Pub. Date: 12/05/2015
Dawn of the Algorithm is a bestiary. Yann Rousselot’s poems are characters, twisted mirror-images of their creator, at once atavistically stupid and artificially intelligent.
These monsters were born and bred on Planet Pop Culture, raised on a diet of TV tropes, movie clichés, book snippets, and video game storylines. Some have beating hearts, others interlocking mechanical parts. They are forces of human nature, genetically engineered with a single purpose: to herald the apocalypse.
Rousselot paints a darkly comical portrait of humankind, a species plagued by heartbreak and alienation, yet driven by hope and, at the very core, a burning desire to connect.
Our resident aliens, octosharks, algorithms, mecha-robots, pathogens, and kaiju (to name a few) will be very happy to make your acquaintance.
Please do not feed the zombies.This is what poetry for the twenty-first century is supposed to read like. Rousselot writes poetry which is suffused by our popular culture, our technology and our world. Although this lends itself to the danger that Dawn of the Algorithm will be very dated in only a couple of years, for now it is stunning and a lot of fun. Whether it is references to action stars such as Schwarzenegger and Jean Claude van Damme or our love for our cell phones, every reader is bound to recognize something in Rousselot's poems which will capture his attention. Much of literary fiction seems to overlook popular culture, passing it off as being low brow and unworthy of attention. Rousselot sees its potential and uses it to his advantage, creating stunning poems such as 'The Moreau Zoo'.
Although I said above that I don't read a lot of poetry, I definitely know when poetry is to my liking. Poetry, in my opinion, must have above everything, rhythm and style. If a reader can't "feel" a poem, there is nothing to set it apart. It is what, for example, makes 'Phenomenal Woman' by Maya Angelou such an amazing poem, it can be felt when read. I found myself having the same feeling while reading some of Rousselot's poems. There was a snappiness to them, something that felt like a knowing on Rousselot's side which made the reader desperate to be "in on it". His rhymes flow well, despite his words being beautifully complex. Any poet that casually use 'bioluminescent' deserves my respect, especially if the word doesn't feel out of place.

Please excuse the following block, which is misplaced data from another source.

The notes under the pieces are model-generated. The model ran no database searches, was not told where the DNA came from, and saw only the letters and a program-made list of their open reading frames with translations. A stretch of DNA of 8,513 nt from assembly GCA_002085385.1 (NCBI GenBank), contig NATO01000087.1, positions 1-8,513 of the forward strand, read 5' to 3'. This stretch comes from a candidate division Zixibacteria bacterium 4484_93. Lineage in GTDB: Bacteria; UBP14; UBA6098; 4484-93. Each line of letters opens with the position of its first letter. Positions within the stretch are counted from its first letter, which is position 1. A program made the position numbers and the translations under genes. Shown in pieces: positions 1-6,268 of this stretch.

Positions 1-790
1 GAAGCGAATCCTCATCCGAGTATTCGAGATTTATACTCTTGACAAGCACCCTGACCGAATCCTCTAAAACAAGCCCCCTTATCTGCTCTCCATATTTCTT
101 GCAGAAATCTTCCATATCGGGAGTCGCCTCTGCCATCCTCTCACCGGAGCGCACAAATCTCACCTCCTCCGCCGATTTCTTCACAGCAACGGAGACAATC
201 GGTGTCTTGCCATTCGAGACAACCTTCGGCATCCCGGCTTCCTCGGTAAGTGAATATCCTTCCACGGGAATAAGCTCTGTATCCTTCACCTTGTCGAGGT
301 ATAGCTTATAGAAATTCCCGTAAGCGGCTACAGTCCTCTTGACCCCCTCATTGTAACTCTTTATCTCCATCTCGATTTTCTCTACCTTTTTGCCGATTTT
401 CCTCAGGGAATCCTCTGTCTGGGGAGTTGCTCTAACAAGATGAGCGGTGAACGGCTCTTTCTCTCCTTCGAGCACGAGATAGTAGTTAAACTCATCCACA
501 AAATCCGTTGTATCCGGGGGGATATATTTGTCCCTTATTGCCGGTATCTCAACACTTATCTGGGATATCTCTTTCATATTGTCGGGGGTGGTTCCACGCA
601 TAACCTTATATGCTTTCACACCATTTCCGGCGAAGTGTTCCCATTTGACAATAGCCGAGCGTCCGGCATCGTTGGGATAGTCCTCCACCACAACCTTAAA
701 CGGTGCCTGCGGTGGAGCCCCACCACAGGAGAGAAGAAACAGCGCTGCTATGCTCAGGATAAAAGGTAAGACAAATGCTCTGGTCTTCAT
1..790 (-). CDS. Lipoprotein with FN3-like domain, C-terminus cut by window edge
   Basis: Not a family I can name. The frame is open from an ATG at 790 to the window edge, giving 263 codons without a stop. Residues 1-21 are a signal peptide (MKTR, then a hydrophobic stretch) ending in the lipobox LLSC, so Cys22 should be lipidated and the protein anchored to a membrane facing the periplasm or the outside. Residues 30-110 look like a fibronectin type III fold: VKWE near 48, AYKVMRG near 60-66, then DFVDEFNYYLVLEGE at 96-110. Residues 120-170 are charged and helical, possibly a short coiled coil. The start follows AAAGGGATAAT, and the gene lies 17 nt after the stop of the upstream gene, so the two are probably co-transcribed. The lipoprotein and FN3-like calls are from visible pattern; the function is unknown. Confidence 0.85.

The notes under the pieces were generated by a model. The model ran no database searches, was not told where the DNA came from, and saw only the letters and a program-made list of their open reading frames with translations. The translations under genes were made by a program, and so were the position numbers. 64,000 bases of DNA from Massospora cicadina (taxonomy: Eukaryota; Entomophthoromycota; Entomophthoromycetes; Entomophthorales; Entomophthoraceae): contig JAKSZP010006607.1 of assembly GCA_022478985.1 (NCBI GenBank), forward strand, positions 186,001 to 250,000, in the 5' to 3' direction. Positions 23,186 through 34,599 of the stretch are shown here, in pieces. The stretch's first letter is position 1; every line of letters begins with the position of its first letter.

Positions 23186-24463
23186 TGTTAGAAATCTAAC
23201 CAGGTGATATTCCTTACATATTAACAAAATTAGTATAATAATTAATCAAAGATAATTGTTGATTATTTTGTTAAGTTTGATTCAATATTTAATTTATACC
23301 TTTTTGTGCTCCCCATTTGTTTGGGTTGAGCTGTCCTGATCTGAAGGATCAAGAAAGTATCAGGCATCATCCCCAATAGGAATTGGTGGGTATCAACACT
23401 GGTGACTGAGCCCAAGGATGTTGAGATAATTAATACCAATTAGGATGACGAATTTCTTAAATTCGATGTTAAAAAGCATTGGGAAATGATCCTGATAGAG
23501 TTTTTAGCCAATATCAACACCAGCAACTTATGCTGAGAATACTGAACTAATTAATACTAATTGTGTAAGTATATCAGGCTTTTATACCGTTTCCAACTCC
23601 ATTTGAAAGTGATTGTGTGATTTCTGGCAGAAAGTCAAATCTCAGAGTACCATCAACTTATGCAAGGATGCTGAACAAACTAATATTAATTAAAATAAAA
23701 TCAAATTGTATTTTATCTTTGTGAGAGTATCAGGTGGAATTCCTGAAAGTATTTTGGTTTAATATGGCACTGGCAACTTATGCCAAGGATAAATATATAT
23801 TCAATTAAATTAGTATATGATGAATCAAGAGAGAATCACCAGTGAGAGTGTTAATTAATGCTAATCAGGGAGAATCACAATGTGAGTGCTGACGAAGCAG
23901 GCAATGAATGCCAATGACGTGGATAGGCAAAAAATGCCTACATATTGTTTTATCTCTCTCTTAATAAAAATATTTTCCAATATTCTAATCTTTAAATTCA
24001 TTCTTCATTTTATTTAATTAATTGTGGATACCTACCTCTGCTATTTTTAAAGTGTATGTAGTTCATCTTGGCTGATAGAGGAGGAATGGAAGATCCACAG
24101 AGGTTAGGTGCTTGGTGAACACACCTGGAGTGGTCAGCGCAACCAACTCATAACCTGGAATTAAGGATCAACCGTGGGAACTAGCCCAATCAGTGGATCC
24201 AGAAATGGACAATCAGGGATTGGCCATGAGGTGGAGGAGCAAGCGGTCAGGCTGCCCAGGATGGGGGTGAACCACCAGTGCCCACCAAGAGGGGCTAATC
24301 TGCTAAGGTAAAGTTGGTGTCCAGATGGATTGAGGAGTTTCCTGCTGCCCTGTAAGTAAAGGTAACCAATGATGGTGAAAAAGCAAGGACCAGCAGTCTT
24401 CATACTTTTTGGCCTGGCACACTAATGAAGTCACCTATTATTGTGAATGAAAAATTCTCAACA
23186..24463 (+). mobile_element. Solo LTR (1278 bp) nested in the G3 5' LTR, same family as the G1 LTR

One of my favourite poems was 'Stranger Danger'. Not only is it an example of a great title which is such a familiar phrase and thereby works against the reader, but I also loved the themes in it. Rousselot, as said above, riffs off a lot of popular culture. In 'Stranger Danger' Rousselot makes sly references to everything 'under the sea', potentially subtly playing on Disney's The Little Mermaid while addressing the original fairy tales' darker themes of distress and the need for companionship. At times, however, I was hoping for a lighter poem to come around. Each poem, no matter how seemingly light, had a serious undertone which meant that as a whole Dawn of the Algorithm is rather dark, if in a funny way. If this is not your type of poetry, this collection probably isn't for you.
The illustrations in this collection are an interesting bunch. At times they fit the mood perfectly, at others they are strange works of art themselves. The illustrations were provided by a whole range of artists, which means that there is not a distinct similarity between all of them. However, despite this, they all seem to fit the dark tone of the collection and add to the feel of Dawn of the Algorithm.
I give this collection...
I enjoyed Dawn of the Algorithm a lot. Rousselot's poetry has an eloquence which is belied by the seeming ease with which the poems flow. Poetry can be modern and reference the twenty-first century without losing any of its elegance and style. I'd recommend this collection to anyone with a desire to get into poetry, although this is not for the Dr. Seuss-lovers among you!